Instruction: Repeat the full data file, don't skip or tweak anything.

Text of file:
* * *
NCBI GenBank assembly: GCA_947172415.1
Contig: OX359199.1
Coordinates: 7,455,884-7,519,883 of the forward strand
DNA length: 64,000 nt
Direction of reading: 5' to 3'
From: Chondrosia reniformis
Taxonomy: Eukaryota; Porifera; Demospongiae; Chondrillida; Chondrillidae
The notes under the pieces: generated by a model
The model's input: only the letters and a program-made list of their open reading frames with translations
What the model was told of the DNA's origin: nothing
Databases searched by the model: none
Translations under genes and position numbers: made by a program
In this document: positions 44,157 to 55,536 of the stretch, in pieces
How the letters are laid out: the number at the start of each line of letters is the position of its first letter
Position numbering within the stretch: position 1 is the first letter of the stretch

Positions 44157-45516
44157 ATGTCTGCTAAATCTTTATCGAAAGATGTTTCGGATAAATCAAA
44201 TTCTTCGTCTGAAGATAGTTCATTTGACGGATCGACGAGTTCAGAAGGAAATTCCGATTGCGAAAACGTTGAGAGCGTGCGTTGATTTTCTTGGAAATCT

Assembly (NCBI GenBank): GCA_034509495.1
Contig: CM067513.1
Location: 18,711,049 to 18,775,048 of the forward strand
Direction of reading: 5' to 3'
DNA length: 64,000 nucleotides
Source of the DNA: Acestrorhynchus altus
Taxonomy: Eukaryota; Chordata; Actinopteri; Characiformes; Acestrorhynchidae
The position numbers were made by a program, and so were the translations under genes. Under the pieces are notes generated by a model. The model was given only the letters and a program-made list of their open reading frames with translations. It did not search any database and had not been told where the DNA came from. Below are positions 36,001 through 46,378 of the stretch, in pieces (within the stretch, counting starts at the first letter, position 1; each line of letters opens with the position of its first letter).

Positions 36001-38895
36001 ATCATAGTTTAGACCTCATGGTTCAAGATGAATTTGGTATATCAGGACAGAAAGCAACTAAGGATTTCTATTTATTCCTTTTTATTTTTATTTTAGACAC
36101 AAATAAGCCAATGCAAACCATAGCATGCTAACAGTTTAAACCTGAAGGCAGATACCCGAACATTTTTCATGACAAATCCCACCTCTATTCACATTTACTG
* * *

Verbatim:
NCBI GenBank assembly: GCA_947172415.1
Contig: OX359199.1
Coordinates: 7,455,884-7,519,883 of the forward strand
DNA length: 64,000 nt
Direction of reading: 5' to 3'
From: Chondrosia reniformis
Taxonomy: Eukaryota; Porifera; Demospongiae; Chondrillida; Chondrillidae
The notes under the pieces: generated by a model
The model's input: only the letters and a program-made list of their open reading frames with translations
What the model was told of the DNA's origin: nothing
Databases searched by the model: none
Translations under genes and position numbers: made by a program
In this document: positions 44,157 to 55,536 of the stretch, in pieces
How the letters are laid out: the number at the start of each line of letters is the position of its first letter
Position numbering within the stretch: position 1 is the first letter of the stretch

Positions 44157-45516
44157 ATGTCTGCTAAATCTTTATCGAAAGATGTTTCGGATAAATCAAA
44201 TTCTTCGTCTGAAGATAGTTCATTTGACGGATCGACGAGTTCAGAAGGAAATTCCGATTGCGAAAACGTTGAGAGCGTGCGTTGATTTTCTTGGAAATCT

Assembly (NCBI GenBank): GCA_034509495.1
Contig: CM067513.1
Location: 18,711,049 to 18,775,048 of the forward strand
Direction of reading: 5' to 3'
DNA length: 64,000 nucleotides
Source of the DNA: Acestrorhynchus altus
Taxonomy: Eukaryota; Chordata; Actinopteri; Characiformes; Acestrorhynchidae
The position numbers were made by a program, and so were the translations under genes. Under the pieces are notes generated by a model. The model was given only the letters and a program-made list of their open reading frames with translations. It did not search any database and had not been told where the DNA came from. Below are positions 36,001 through 46,378 of the stretch, in pieces (within the stretch, counting starts at the first letter, position 1; each line of letters opens with the position of its first letter).

Positions 36001-38895
36001 ATCATAGTTTAGACCTCATGGTTCAAGATGAATTTGGTATATCAGGACAGAAAGCAACTAAGGATTTCTATTTATTCCTTTTTATTTTTATTTTAGACAC
36101 AAATAAGCCAATGCAAACCATAGCATGCTAACAGTTTAAACCTGAAGGCAGATACCCGAACATTTTTCATGACAAATCCCACCTCTATTCACATTTACTG